[13] The intense BX and EY oscillations are typical of the kinetic BICI suggested in PC2010. Another signature of this instability is the oscillating XGSM electron velocity component unaccompanied by corresponding ion velocity oscillations (see Figure 2e). The electron velocity oscillations were in phase with the oscillations in EY. It is important to note that the electron velocity oscillations along the X-axis are entirely field aligned (dashed and solid blue curves inFigure 2e repeat each other between 4:26 and 4:27 UT). The oscillations' amplitude in VY was much smaller than in VX. The peak magnitude of VZ appeared to be comparable to that of VX. The electron velocity peaked at about 300 to 600 km/s, i.e., at up to 50% of the thermal ion velocity VTi (VTi ≈ 1200 km/s for Ti≈ 8 keV). The corresponding field-aligned current densities could reach 40–50 nA/m2. The strong peaks in electron VX with amplitudes comparable to VTi are another essential signature of kinetic BICI (PC2010). A striking feature is that the ion velocity oscillations were one order of magnitude weaker than observed during the flow burst, which can be seen later at 4:28 UT. During the flow burst, ion and electron flows were associated with an intense flux transport and were equally fast. Good correlation between the ZGSM-components of the E × B-drift velocity and the ion velocity during the oscillations (magenta and green curves inFigure 2g) confirms good ion-moment quality.

[14] Figure 3 presents a much longer oscillation event on 28 February 2008 between 7:12 and 7:38 UT (the oscillations started at about 7:00 UT, not shown here). The observations at P4 (red line) were shifted in time by 50 seconds to highlight the similarity of curves at P3 and P4. Figures 3a and 3bshow anti-correlated oscillations of the electron density and theXGSM magnetic field component with a period of ∼100 seconds observed by P3 and P4. Figures 3c–3e show nearly the same BlCl signatures as the observations in Figure 2: smaller-amplitude oscillations in BZ and large oscillations in EY (Figures 3c and 3d). Figure 3e also shows similar oscillations in the XGSM-component of the electron velocity, without comparable ion velocity oscillations (for better visibility we do not show the ion velocity). The electron velocity components have been time averaged over 5 probe spins (15 seconds) to remove high-frequency thermal noise.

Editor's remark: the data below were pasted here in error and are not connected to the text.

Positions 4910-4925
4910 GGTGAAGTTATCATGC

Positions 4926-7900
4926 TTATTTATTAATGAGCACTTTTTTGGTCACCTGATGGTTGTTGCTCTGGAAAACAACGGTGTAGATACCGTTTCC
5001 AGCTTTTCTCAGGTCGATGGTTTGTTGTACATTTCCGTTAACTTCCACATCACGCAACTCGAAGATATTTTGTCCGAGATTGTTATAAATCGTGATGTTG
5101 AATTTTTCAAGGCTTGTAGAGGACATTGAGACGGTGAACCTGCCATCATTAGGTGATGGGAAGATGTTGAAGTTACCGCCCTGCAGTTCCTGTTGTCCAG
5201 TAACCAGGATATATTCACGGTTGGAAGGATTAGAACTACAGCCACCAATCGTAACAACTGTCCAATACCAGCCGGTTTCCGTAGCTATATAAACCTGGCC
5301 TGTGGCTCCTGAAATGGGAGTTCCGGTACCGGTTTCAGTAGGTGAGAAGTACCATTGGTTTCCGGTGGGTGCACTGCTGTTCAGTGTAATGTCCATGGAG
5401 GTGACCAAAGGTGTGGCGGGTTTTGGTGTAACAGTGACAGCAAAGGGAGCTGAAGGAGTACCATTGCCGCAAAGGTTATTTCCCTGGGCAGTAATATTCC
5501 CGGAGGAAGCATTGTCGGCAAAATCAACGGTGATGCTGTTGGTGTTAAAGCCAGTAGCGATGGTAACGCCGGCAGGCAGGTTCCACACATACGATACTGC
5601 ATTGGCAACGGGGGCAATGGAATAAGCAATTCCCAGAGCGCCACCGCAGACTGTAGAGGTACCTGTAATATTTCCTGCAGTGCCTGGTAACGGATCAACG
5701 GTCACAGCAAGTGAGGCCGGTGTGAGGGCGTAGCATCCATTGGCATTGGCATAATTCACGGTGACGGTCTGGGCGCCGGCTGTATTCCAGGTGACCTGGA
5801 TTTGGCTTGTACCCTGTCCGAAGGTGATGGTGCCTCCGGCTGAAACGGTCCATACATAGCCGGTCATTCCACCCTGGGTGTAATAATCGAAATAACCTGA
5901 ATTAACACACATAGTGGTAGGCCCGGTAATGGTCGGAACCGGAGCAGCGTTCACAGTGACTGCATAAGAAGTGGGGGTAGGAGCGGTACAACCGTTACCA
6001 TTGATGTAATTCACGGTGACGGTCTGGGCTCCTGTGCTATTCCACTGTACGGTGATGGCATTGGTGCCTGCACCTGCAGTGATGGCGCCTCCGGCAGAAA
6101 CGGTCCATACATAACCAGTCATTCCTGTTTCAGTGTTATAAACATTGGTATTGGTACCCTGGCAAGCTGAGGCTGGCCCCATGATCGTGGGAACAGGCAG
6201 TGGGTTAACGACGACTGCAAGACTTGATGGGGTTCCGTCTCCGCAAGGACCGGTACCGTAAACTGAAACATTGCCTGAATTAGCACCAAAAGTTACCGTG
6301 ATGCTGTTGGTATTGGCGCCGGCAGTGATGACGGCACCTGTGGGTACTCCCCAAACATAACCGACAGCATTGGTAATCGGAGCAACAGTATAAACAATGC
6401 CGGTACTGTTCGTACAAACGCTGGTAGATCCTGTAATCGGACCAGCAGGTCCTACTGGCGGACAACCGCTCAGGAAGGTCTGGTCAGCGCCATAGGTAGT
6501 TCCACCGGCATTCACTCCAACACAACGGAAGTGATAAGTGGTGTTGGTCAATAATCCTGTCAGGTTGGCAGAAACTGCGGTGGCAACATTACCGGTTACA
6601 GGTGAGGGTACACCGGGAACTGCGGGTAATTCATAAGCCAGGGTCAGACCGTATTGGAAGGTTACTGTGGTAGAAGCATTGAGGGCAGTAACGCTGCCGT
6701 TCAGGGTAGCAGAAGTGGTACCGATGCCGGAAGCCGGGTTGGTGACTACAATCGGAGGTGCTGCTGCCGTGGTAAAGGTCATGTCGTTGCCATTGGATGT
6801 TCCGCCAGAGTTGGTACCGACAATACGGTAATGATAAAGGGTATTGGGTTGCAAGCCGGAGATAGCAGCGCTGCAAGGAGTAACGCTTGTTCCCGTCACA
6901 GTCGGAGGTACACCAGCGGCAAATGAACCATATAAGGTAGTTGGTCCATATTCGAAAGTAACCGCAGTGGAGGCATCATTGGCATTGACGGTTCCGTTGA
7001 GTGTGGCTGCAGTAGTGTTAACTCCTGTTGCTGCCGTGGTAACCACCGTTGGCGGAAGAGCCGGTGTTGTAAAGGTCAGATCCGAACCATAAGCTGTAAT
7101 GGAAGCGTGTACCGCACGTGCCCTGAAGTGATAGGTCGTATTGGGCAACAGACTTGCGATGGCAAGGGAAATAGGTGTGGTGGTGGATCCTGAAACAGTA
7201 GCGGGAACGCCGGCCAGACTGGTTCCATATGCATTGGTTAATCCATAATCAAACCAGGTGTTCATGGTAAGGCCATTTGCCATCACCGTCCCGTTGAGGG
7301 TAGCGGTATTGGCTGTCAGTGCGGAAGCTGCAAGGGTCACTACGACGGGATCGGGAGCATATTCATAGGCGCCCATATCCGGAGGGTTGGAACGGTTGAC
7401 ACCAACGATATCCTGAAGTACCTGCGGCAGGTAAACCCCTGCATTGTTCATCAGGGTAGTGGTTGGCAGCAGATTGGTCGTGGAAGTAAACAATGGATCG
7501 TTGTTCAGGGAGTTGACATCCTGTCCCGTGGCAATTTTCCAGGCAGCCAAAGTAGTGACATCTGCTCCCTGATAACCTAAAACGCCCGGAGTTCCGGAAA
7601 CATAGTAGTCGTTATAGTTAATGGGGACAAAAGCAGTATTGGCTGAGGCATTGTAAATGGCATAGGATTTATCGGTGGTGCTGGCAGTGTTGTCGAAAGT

Figure 3.

Data from P3 and P4 on 28 February 2008 between 7:12 and 7:38 UT: (a) electron density; (b, c) XGSM- andZGSM-component of the magnetic field; (d)YGSM-component of the electric field; (e)XGSM-component of the electron velocity. P4 data are shifted by −50 seconds. See legend for color coding.

[15] In this event, a substorm onset was identified at about 07:34 UT as onset of Pi2 waves and current wedge formation on the ground, together with strong oscillations at GOES-11 (at ∼22.5 h MLT).

[16] There are several notable new features. First, the spiky appearance of the oscillations in the XGSM-component of the electron velocity and theYGSM-component of the electric field is correlated with the asymmetric (sawtooth) shape of the magnetic field oscillations (steeper rises and sloping drops inBX). This correlation also highlights the synchronization between the negative EY peaks and the positive VX peaks.

[17] Second, the long duration of the oscillations and different locations of P3 and P4 with respect to the neutral sheet allowed us to see that spiky EY, VX and density oscillations were substantially weaker both near the neutral sheet (large density ∼0.6 cm−3 and small |BX| amplitude) and in the lobes (density was below 0.4 cm−3 and |BX| exceeded 30 nT). We indicated the region of largest oscillation amplitudes between the plasma sheet center and its outer edge with a green rectangle in Figures 3a and 3b.

[18] Third, in this event P3 and P4 were separated by 5950 km mostly along the YGSM-axis. Long-lasting oscillations allowed us to compute the cross-correlation of the signals from P3 and P4, which gave a distinct peak at 50 seconds and indicated duskward propagation at a velocity of about 120 km/s. The characteristic cross-tail scale for the half-period of T = 50 seconds is then 6000 km.

[19] Using the AM-03 model [Kubyshkina et al., 2011] it was shown that the oscillations on 11 February 2008 and on 28 February 2008 were observed in the stretched parts of the magnetotail, which were nearly horizontally oriented in the GSM coordinates [Sergeev et al., 2012; Panov et al., Kinetic ballooning/interchange instability in a bent plasma sheet, submitted to Journal of Geophysical Research, 2012].